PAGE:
Dear Kul Chandra Gautam
Honorable Minister for Foreign Affairs, Pradeep Gyawali
Gokarna Bista, Minister of labour
Nilambar Acharya, Political analyst,
Dear Ani Choying Dolma,
Thank you for inviting me to say a few words on Kul’s book “Global Citizen from Gulmi”.
I feel honored as a long serving UN staffer to be asked to comment on Kul Chandra’s book, but also as a non-Nepali, because obviously the book resonates differently whether you are from Nepal or from another part of the world.
Indeed, the story of young Kul Chandra, is by many aspects so Nepali; having to walk for five days, ride on a bullock cart and rickshaw for a day, travel by train for 2 days and another day of walking, that is to say a total of 9 days to reach his new school may seem to most Nepali readers a normal occurrence. For European readers, it is an adventure!
And this is what Kul Chandra’s life seems to be: an adventure throughout.
Reading your book from my UN perspective, I could not help but think that the Fairy of the SDGs was accompanying you from day one. Your native village, Amarpur, is a SDG village by all standards! I mean the perfect place where all the SDGs make sense.
Let’s review this. In your own words: In Amarpur, there was no road (SDG 9), no school (SDG 4), no health services (SDG 3), no post office, no telephone and no electricity (SDG 6, 7 and 11). All the villagers were subsistence farmers, with the poorest working as share-croppers (SDG 1, 2 and 8). 100% of women and possibly 95% of men were illiterate (SDG 4, 5 and 10).
There you go! The Sustainable Development Goals have been tailored for Amarpur village. No wonder why you had a calling Kul Chandra.
Another aspect of your life struck me. For a man who was going to dedicate his entire career to children’s rights, your life and that of your family is a textbook of what should NOT happen.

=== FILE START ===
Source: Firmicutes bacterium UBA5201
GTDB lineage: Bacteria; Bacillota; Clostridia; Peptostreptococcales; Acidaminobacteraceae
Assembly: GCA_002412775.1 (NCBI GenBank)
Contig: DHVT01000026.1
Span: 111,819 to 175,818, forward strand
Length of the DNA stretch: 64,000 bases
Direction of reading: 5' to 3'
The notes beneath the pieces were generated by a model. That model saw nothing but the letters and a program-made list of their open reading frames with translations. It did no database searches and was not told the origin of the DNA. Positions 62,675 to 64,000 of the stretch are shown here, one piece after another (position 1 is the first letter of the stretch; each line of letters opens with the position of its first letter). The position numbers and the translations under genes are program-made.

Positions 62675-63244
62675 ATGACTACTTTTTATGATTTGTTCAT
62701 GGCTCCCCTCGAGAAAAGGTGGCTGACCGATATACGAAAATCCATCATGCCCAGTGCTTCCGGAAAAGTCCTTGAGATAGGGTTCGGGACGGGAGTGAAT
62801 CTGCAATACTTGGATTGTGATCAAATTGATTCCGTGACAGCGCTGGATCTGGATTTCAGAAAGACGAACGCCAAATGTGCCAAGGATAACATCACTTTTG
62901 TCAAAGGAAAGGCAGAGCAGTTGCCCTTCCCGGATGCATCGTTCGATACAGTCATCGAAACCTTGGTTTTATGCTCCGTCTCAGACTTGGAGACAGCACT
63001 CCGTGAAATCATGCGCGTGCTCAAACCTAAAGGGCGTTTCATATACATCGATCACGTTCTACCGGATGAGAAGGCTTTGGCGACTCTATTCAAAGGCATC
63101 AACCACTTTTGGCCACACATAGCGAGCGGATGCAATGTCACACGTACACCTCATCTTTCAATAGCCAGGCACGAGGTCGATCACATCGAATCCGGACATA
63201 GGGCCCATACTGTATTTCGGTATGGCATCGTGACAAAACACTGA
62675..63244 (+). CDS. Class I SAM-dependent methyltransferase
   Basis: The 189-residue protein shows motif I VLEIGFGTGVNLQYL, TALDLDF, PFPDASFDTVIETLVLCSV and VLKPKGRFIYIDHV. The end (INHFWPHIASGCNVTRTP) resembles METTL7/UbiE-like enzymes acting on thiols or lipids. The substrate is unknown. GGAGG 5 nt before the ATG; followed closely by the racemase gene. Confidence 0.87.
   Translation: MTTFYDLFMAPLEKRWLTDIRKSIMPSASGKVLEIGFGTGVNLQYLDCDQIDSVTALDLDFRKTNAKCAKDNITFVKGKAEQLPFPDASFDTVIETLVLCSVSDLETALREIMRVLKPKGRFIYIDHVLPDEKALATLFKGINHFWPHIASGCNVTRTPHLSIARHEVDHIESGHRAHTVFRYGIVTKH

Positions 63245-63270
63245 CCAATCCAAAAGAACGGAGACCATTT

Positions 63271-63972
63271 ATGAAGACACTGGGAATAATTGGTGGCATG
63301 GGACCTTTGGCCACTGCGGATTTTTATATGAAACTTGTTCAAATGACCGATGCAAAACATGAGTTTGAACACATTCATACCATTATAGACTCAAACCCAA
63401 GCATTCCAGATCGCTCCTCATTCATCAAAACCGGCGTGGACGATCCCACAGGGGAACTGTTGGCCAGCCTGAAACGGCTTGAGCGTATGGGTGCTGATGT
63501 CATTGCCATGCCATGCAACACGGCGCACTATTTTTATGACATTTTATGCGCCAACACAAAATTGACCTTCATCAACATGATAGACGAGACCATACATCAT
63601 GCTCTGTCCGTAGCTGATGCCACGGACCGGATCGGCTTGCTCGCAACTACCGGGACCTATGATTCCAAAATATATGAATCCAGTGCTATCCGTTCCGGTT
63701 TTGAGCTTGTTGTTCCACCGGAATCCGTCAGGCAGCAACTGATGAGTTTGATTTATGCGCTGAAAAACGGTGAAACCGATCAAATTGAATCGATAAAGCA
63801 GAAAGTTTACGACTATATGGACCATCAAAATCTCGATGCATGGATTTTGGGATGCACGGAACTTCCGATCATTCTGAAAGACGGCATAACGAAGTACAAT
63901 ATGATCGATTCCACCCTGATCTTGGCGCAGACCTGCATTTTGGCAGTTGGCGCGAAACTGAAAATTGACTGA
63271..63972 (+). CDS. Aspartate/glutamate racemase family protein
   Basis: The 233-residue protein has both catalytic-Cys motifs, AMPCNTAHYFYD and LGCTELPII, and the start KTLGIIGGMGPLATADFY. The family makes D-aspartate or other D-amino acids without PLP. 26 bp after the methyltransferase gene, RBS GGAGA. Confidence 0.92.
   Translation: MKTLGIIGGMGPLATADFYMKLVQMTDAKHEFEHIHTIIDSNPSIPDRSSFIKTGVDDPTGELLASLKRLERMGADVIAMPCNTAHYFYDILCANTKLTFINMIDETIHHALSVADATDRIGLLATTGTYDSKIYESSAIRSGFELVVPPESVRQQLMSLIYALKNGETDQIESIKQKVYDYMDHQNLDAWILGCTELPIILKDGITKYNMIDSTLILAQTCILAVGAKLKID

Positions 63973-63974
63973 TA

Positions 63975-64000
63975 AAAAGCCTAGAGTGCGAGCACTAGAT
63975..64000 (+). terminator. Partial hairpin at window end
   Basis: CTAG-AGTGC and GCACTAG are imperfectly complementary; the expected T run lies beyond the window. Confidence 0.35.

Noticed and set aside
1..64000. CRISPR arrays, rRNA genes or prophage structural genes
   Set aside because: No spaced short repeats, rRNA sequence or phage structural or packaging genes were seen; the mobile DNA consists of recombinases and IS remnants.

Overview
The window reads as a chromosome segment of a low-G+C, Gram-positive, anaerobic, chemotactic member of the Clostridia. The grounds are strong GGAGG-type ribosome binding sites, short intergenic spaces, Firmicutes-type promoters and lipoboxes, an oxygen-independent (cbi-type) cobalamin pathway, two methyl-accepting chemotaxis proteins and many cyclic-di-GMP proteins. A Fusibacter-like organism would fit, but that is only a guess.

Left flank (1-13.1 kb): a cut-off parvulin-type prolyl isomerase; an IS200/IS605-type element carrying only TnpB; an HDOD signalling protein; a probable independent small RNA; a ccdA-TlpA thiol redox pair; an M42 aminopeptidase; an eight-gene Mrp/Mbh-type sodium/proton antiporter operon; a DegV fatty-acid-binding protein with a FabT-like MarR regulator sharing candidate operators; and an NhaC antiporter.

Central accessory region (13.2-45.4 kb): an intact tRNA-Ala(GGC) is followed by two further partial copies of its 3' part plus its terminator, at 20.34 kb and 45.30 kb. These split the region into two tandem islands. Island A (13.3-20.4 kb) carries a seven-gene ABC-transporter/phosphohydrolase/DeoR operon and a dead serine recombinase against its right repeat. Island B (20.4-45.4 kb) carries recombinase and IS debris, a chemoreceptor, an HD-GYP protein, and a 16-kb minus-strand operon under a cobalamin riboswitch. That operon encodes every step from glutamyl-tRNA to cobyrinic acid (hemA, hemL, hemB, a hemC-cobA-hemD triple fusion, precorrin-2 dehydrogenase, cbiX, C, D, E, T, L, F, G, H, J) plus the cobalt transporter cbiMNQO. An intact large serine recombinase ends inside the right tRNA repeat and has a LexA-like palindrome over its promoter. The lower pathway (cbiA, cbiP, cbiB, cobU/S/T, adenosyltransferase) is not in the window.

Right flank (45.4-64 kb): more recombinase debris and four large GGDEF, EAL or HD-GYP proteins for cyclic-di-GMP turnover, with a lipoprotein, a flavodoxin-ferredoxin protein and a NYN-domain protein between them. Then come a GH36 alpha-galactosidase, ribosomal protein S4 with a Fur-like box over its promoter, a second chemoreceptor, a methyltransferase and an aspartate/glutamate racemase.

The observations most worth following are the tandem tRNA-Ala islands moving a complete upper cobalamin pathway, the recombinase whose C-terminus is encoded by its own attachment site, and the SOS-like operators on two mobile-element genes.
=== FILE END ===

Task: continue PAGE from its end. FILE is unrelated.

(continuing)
Born from an underaged mother (17 years old) who was actually only 7 when she was married to a 9-year-old boy (your father). Your own marriage was also semi-arranged as you put it with your future wife being only 17 at the time!!!
Reading Kul Chandra’s book, one is taken through 7 decades of world progress and mutation.
The small village of Amarpur, without electricity or health post or even school, is now a much different place. Kul himself says (on page 485): “Every time I go to my native village, I marvel at the changes since my childhood. Women no longer have to walk for hours to fetch water; children go to school; motor vehicles reach the village instead of people having to walk for days to get to the nearest bus stop; mobile phones are in the hands of rich and poor alike; lights turn on at the flick of a switch.”
And these 7 decades are the same 7 decades of existence of the UN. Kul Chandra was born almost at the same time as the UN and his life is the exemplification of what the UN have accompanied.